18 the next phase in the reduction process is to make all the diagonal entries of U equal to. To proceed, we need to introduce the last, and least, of our linear systems operations. Linear System Operation #3: Multiply an equation by a nonzero constant. This operation clearly does not affect the solution, and so yields an equivalent linear system. The corresponding elementary row operation is: Elementary Row Operation #3: Multiply a row of the matrix by a nonzero scalar. Dividing the rows of the upper triangular augmented matrix ( U C ) by the diagonal pivots of U will produce a matrix of the form ( V B ) where V is special upper triangular, meaning it has all s along the diagonal. In our particular example, the result of these three elementary row operations of Type #3 is , 9 9 where we multiplied the first and second rows by and the third row by 9. We are now over halfway towards our goal. We need only make the entries above the diagonal of the left hand matrix equal to zero. This can be done by elementary row operations of Type #, but now we work backwards. First, we eliminate the nonzero entries in the third column lying above the (3, 3) entry by subtracting one half the third row from the second and also from the first: Finally, we subtract 3 times the second row from the first to eliminate the remaining nonzero off-diagonal entry, thereby completing the Gauss Jordan procedure: The left hand matrix is the identity, and therefore the final right hand matrix is our desired inverse: A = (4.30) The reader may wish to verify that the final result does satisfy both inverse conditions A A = I = A A. We are now able to complete the proofs of the basic results on inverse matrices. First, we need to determine the elementary matrix corresponding to an elementary row operation 5/8/08 6 c 008 Peter J. Olver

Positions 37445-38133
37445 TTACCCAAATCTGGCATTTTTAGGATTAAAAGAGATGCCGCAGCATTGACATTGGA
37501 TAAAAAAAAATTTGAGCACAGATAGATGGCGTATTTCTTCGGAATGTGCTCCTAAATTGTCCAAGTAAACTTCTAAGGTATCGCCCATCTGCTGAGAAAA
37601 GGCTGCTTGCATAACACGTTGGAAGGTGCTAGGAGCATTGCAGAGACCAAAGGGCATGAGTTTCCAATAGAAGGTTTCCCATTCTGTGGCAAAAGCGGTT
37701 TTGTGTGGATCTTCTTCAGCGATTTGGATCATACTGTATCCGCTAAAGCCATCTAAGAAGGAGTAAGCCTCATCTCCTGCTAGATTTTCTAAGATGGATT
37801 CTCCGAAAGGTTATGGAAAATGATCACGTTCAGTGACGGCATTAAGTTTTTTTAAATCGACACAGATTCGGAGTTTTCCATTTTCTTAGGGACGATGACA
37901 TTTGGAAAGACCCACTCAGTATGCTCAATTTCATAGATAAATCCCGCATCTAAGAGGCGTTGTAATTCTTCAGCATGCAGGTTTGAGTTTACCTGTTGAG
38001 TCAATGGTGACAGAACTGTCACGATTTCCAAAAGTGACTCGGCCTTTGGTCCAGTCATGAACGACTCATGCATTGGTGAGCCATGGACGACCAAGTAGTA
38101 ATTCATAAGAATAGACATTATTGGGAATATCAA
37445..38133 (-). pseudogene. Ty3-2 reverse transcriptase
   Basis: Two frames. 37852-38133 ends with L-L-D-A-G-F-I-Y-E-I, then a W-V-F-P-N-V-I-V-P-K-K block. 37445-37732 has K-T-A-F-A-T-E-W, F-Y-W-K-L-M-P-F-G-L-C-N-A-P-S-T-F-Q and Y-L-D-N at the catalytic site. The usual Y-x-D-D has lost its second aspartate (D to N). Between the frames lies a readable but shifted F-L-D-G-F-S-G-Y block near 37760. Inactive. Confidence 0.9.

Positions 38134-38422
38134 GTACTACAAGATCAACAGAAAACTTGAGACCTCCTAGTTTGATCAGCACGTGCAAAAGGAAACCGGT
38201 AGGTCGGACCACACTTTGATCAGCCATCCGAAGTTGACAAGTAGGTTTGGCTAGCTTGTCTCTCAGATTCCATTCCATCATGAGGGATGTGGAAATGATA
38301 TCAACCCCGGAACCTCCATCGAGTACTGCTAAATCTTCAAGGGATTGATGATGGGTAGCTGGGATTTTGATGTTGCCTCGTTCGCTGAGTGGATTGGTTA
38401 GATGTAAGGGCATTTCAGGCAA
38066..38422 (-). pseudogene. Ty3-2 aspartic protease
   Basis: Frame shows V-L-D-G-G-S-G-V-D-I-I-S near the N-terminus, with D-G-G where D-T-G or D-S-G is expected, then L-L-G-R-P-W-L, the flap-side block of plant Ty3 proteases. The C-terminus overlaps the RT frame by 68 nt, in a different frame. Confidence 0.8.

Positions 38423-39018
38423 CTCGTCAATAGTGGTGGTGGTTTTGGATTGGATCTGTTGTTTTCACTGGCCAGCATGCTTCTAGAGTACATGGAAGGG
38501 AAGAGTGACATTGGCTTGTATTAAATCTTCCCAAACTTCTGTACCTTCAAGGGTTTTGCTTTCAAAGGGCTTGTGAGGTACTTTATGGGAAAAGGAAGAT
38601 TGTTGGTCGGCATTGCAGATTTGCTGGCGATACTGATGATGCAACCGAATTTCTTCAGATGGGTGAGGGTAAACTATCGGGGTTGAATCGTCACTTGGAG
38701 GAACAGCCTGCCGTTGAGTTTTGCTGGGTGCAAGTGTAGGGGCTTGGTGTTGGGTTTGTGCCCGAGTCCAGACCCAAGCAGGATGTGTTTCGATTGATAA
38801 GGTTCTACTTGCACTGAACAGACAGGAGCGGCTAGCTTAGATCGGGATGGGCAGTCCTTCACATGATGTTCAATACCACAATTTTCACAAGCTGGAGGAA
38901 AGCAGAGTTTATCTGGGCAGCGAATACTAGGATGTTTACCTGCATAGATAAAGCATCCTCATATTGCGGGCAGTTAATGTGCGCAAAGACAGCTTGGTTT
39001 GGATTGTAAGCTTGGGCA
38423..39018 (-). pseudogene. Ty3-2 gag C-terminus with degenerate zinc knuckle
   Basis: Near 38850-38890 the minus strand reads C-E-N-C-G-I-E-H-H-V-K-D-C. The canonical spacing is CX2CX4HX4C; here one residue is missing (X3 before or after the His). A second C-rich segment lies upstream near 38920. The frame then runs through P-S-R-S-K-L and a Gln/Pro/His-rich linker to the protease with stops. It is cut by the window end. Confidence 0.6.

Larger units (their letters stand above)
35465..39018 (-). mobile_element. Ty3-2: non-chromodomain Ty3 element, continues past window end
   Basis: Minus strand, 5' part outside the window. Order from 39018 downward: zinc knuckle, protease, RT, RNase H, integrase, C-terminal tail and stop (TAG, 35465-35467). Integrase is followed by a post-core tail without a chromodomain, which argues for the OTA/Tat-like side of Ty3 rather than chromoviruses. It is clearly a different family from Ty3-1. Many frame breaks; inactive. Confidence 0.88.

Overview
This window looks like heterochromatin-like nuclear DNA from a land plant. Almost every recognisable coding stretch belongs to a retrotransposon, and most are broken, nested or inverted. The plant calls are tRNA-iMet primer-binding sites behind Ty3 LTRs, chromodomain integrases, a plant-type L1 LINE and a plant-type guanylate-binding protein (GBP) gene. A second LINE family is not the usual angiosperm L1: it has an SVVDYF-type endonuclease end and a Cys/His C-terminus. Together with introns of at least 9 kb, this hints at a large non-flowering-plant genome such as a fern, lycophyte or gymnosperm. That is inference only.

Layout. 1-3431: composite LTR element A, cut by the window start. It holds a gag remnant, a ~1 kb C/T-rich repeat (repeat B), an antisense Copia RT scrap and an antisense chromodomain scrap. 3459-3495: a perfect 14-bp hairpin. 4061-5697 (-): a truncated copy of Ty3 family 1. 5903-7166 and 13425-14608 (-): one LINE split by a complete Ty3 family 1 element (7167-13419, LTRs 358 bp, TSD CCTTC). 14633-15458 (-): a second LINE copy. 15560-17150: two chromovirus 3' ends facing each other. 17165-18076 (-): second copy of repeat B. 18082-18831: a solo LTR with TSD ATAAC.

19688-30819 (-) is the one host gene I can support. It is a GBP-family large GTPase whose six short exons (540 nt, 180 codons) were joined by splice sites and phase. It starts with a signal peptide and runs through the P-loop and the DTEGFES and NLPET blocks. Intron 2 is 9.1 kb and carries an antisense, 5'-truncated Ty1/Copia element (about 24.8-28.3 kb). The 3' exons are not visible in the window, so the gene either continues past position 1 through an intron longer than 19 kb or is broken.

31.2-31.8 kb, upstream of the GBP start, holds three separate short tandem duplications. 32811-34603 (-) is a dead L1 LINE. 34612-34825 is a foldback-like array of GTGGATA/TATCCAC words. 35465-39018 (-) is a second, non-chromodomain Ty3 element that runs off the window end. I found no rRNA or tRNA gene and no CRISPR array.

19 of type #3. Again, this is obtained by performing the row operation in question on the identity matrix. Thus, the elementary matrix that multiplies row i by the nonzero scalar c is the diagonal matrix having c in the i th diagonal position, and s elsewhere along the diagonal. The inverse elementary matrix is the diagonal matrix with /c in the i th diagonal position and s elsewhere on the main diagonal; it corresponds to the inverse operation that divides row i by c. For example, the elementary matrix that multiplies the second row of a 3 rowed matrix by 5 is E = , and has inverse E = In summary: Lemma 4.4. Every elementary matrix is nonsingular, and its inverse is also an elementary matrix of the same type. The Gauss Jordan method tells us how to reduce any nonsingular square matrix A to the identity matrix by a sequence of elementary row operations. Let E, E,..., E N be the corresponding elementary matrices. The elimination procedure that reduces A to I amounts to multiplying A by a succession of elementary matrices: We claim that the product matrix E N E N E E A = I. (4.3) X = E N E N E E (4.3) is the inverse of A. Indeed, formula (4.3) says that XA = I, and so X is a left inverse. Furthermore, each elementary matrix has an inverse, and so by (3.), X itself is invertible, with X = E E E N E N. (4.33) Therefore, multiplying formula (4.3), namely X A = I, on the left by X leads to A = X. Lemma 3.5 implies X = A. We have thus proved Theorem 4.5. A square matrix A has an inverse if and only if it is nonsingular. Consequently, an n n matrix will have an inverse if and only if it can be reduced to upper triangular form, with n nonzero pivots on the diagonal, by a combination of elementary row operations. Indeed, invertible is often used as a synonym for nonsingular. All other matrices are singular and do not have an inverse as defined above. Before attempting to prove Theorem 4.5, we need to first become familiar with some elementary properties of matrix inverses. Finally, equating A = X to the product (4.33), and invoking Lemma 4.4, we have established the following result. Proposition 4.6. Every nonsingular matrix A can be written as the product of elementary matrices. 5/8/08 63 c 008 Peter J. Olver